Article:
The study of arctic mobilities is gaining pace with social science contributions that explore the human geographies of the Far North. In a 2015 special section of the journal Mobilities (which I co-edited), Joachim Habeck and Ludek Broz highlight both the positive and negative emotional qualities of travel in the Arctic region, whether tourists on the east coast of Greenland or reindeer herders in Siberia. The articles addressed “the joy of movement along with moments of frustration and tension,” including nuanced experiences of mobility such as “ime and seasonality, companionship and imagination, and anticipated and unexpected encounters” (Habeck and Broz 2015: 511). This suggests that one way we might bring a more ethical perspective into the conversation is to broaden our understanding of the affective and emotional geographies that entangle people, animals, weather, and passages of travel.
The field of critical mobility studies is interested in the experiential, affective, and embodied dimensions of such mobilities, and how different practices of mobility interact (see e.g., Sheller and Urry 2006; Hannam, Sheller and Urry 2006; Adey et al. 2014, Büscher, Sheller and Tyfield 2016). Mobilities are understood here as a distributed activity taking place through “assemblages” of people, vehicles, equipment, and infrastructure spanning multiple places and support systems that we refer to as “moorings.” For example, the navigation aids and radios used for shipping, the ice roads for snowmobiling, and the connections between families spread over long distances all support the capability of movement and for dwelling “off the grid” in the harsh Arctic environment (Vannini and Taggart 2014). Survival also involves Indigenous technologies of animal tracking, ice observation, food preservation, and weather prediction.
Also crucial to “mobile nautical work” are assemblages of media that “enable the control of distance” by locating oneself, locating others, and avoiding navigational hazards (Boersma 2020). Arctic mobilities span the land-water-ice spectrum and involve combined technologies such as marine VHF radio, sonic depth finders, navigational buoys, radar, GPS-generated digital maps, drone flights, and satellite communications. But to move through the Arctic also includes more intimate aspects of the gendered, ethnic, and cultural dimensions of extended geographies of mobility across land, ice, and sea-spaces, whether for traditional groups such as walrus hunters and reindeer herders, long-distance freight workers and mariners, naval sailors and coast guards, or caribou and polar bears.
The Arctic is ultimately a highly mobile region where territorial control is difficult to impose. “Despite the apparent white calmness of the icy environment, this is an inhabited, dynamic and fragile environment deeply conditioned by the materiality of watery states…. It is busy with migratory patterns, nomadic movements, shipping routes and shifting borders” (Olóriz Sanjuán 2020). To understand the Arctic, one must understand its mobilities.
Planetary Social Thought
Arctic development is not simply a matter of states and markets, therefore, but also of civil society actors and especially Indigenous peoples and the natural and spiritual ecologies in which they dwell. This means understanding and including in decision-making traditional sources of knowledge concerned with mobility and dwelling in the far North, not just seeing it as a blank slate to be exploited for resources or an empty sea passage connecting other parts of the world. It also calls for developing humanities and arts approaches such as The Arctic Art Institute’s annual forum “Ecosystems of the Invisible,” which focused on “Interdependency as a Condition” in October 2020 and brought together speakers, artists, and performers to address major issues facing the region (Watson 2020). Also crucial are the voices of Native youth, like my nephew Sam Schimmel (Siberian Yupik and Kenaitze Indian), who is a youth delegate at the National Tribal Leadership Climate Change Summit this year. The virtual summit, which runs from October 2020 through May 2021, seeks to “use our traditional knowledge to develop approaches that assert Tribal leadership and perspectives in climate change adaptation, mitigation, and resiliency.”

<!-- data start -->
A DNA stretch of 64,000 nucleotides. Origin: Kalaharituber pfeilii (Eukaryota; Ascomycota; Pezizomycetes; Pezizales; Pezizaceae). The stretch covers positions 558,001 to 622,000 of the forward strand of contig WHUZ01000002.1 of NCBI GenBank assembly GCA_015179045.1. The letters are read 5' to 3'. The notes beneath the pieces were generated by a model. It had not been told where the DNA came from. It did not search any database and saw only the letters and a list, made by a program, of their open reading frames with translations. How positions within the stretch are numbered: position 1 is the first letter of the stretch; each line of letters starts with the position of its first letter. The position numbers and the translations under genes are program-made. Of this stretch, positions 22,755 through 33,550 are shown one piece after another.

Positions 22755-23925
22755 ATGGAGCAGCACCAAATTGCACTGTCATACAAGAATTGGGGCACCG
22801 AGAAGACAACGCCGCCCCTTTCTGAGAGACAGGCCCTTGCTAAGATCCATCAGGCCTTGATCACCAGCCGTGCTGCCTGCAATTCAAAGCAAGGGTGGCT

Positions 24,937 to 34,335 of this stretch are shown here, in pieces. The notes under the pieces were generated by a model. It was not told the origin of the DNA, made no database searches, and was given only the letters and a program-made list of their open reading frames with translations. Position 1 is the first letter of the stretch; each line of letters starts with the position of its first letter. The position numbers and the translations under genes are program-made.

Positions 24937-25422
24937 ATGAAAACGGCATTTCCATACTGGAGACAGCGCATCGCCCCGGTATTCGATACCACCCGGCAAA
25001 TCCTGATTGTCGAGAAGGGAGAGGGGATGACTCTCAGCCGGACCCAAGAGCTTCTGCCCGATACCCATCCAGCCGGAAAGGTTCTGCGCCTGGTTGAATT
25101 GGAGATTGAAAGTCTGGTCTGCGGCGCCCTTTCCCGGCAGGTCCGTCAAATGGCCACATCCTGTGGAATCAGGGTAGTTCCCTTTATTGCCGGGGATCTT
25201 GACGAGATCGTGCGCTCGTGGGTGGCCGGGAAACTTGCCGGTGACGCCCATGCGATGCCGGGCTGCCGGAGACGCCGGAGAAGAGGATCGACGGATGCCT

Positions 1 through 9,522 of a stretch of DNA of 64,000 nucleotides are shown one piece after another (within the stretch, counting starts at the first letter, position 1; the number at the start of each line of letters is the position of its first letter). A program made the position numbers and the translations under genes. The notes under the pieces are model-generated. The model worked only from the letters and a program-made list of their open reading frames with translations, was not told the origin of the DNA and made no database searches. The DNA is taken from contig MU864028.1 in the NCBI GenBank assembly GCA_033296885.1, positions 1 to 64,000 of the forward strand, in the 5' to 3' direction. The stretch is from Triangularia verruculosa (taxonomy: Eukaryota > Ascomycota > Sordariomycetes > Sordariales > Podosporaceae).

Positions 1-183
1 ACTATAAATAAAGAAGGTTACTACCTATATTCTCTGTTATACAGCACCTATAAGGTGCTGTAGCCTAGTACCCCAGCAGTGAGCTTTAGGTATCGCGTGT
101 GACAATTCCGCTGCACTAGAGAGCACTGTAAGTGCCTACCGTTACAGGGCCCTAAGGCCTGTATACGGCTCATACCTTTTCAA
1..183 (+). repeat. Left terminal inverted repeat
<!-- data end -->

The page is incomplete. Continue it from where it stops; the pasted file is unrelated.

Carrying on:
Melting permafrost, the loss of sea ice, and the clear cutting of old-growth Boreal forests in places like Swedish Lapland are already driving food insecurity and leading to displacement. Robin Bronen and other scholars call for integrating indigenous knowledge into social and physical sciences concerned with changing environmental conditions in the Arctic, noting that:
Climate-forced population displacement, including community relocation, will be one of the greatest climate adaptation challenges for Alaska Native communities and the tribal, state and federal governing entities responsible for protecting community residents and providing technical assistance and resources. A new governance framework, based in human rights principles, must be created that can allow institutions to shift their efforts from protecting people in the places where they live to creating a relocation process when environmental and social thresholds are surpassed. (Bronen et al. 2020: 188).
Yet many communities do not want to be displaced, especially just as large new ports, industries, and tourists are moving in. Such climate-forced displacements call for a conversation around climate reparations and who will pay for loss and damages, as well as questions about who will benefit from Arctic development and frontier “gentrification.” Beyond climate dislocation itself, there are also major threats from the expansion of extractive industries, shipping accidents with potential oil spills, and the ethical unknowns of projects of solar geoengineering, all of which may have major impacts on Arctic peoples and ecologies.
This leads to a larger philosophical discussion of the “rights of nature,” which has been gaining ground recently. How are non-human natural entities represented in decision-making processes? How can the Earth itself have rights and protections on par with humans? And how can we develop new forms of “planetary social thought” (Clark and Szerszynski 2021) equal to the vast transformations that are reshaping our planet? To answer these and other questions, I call for expanding the conversation beyond the dominant framing of the Arctic’s policy future around security and business competition. We need to include a deeper engagement with the humanities and social sciences. This must be premised on a recognition of Arctic mobilities as a global challenge that is about more than capital and coercion. Dwelling in the Arctic requires interdependence, planetary cooperation, protection of Indigenous rights, customs, and knowledge, and the cultivation of ethical approaches toward this precious ecological commons.
|ISSN : 2575-5374|